Special Issue "Genetic and Epigenetic Regulation of Tissue Homeostasis in Cancer"
A special issue of Cancers (ISSN 2072-6694).
Deadline for manuscript submissions: closed (31 May 2023) | Viewed by 4575
Interests: cancer; cell signaling; epigenetics; tissue homeostasis; therapeutic response
Interests: genome integrity; epigenetic regulation; gene expression; translation; viruses; molecular virology; viruses’ evolution
Special Issues, Collections and Topics in MDPI journals
Special Issue in Life: Ecology, Evolution and Epidemiology of Coronaviruses
Topical Collection in Cancers: Tumor Evolution: Progression, Metastasis and Therapeutic Response
Special Issue in Cancers: Clonal Evolution in Cancer
Epithelial tissues represent the dynamic barriers between the external environment and internal surfaces of our bodies. This vital function requires extended networks of cell–cell and cell–extracellular matrix interactions which stabilize tissues but also facilitate communication with the microenvironment. To support tissue homeostasis and injury-induced repair, a hierarchical cellular architecture, with tissue-specific stem/progenitor cells, differentiating into a whole range of specialized cells is maintained and tightly regulated. These tissue homeostasis processes are driven and defined by specific transcriptional and epigenetic landscapes that determine the cellular identity within tissue. As a result, epithelial integrity and homeostasis are safeguarded by a finely tuned balance between proliferation and differentiation. Similar principles apply to nonepithelial tissues, including the nervous system, the hemopoietic system and endothelial and stromal tissues.
Early stages of carcinogenesis are characterized by genomic and epigenetic alterations that lead to tissue disorganization, as poorly differentiated transformed cells exhibit a marked loss of traits associated with epithelial integrity.
For this Special Issue of Cancers, we invite authors to submit contributions that provide novel findings in the field of cancer progression in epithelia. In particular (though not limited to), insights in developmental pathways, epigenetic and transcriptional changes, tissue repair and regeneration, extracellular matrix–epithelial cell communication, with respect to loss of epithelial integrity during early phases of carcinogenesis, are of great interest. Reviews that highlight new findings in the above areas are also welcome.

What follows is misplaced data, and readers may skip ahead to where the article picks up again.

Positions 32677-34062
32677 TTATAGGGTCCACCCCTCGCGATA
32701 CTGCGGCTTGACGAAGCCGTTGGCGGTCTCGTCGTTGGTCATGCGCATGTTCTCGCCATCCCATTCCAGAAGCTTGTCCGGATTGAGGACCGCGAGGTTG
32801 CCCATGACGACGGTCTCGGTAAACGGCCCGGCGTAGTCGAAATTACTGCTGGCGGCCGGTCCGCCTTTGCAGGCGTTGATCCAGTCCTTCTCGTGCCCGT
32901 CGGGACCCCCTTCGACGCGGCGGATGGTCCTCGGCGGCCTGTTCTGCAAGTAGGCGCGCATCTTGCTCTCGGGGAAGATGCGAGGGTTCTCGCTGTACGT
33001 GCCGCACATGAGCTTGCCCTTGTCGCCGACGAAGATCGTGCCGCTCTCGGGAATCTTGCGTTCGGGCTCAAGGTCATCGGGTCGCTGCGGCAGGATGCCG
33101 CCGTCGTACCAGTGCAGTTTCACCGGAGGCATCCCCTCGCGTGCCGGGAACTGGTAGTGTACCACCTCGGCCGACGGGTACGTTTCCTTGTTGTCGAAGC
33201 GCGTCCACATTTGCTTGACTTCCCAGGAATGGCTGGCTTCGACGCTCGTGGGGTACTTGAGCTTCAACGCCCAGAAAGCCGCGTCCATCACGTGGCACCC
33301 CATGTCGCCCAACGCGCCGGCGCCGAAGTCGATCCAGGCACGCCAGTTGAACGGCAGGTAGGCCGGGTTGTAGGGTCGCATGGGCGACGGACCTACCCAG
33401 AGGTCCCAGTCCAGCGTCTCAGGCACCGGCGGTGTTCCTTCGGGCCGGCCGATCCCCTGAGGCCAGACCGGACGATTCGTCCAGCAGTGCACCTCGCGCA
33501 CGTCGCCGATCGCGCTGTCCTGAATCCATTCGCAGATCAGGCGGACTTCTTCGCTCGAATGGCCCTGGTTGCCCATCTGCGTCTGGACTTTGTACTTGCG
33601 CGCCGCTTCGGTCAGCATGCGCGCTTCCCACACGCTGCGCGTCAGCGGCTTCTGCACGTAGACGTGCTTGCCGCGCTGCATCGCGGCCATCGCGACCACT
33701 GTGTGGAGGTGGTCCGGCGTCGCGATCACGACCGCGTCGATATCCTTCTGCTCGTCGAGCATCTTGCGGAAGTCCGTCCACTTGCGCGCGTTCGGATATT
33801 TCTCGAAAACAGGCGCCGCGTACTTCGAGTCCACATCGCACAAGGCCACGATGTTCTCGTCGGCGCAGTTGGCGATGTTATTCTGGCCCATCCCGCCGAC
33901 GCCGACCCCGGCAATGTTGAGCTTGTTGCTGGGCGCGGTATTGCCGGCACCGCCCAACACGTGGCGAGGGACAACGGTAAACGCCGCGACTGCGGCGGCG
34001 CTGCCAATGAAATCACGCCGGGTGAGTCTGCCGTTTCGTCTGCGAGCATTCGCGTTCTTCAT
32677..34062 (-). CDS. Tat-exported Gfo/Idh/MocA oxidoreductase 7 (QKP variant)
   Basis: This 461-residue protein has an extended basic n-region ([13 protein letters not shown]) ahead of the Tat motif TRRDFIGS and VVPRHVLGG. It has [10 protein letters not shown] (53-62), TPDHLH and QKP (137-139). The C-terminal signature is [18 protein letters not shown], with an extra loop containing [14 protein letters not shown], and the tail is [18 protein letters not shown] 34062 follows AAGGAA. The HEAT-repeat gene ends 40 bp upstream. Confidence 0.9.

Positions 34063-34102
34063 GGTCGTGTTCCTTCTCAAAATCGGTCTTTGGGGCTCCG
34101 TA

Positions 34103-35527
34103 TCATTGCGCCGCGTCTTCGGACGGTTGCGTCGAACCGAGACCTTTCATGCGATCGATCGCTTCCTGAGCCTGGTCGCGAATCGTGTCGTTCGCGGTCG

Dr. Apostolos Klinakis
Dr. Theodoros Rampias
Dr. Panagiotis Karakaidos
Manuscript Submission Information
Manuscripts should be submitted online at www.mdpi.com by registering and logging in to this website. Once you are registered, click here to go to the submission form. Manuscripts can be submitted until the deadline. All submissions that pass pre-check are peer-reviewed. Accepted papers will be published continuously in the journal (as soon as accepted) and will be listed together on the special issue website. Research articles, review articles as well as short communications are invited. For planned papers, a title and short abstract (about 100 words) can be sent to the Editorial Office for announcement on this website.
Submitted manuscripts should not have been published previously, nor be under consideration for publication elsewhere (except conference proceedings papers). All manuscripts are thoroughly refereed through a single-blind peer-review process. A guide for authors and other relevant information for submission of manuscripts is available on the Instructions for Authors page. Cancers is an international peer-reviewed open access semimonthly journal published by MDPI.
Please visit the Instructions for Authors page before submitting a manuscript. The Article Processing Charge (APC) for publication in this open access journal is 2900 CHF (Swiss Francs). Submitted papers should be well formatted and use good English. Authors may use MDPI's English editing service prior to publication or during author revisions.
- stem cells
- tissue integrity
- tissue homeostasis
- tissue repair
- tissue microenvironment
- signaling imbalance
- developmental pathways in cancer
- cancer stem cells
- tumor microenvironment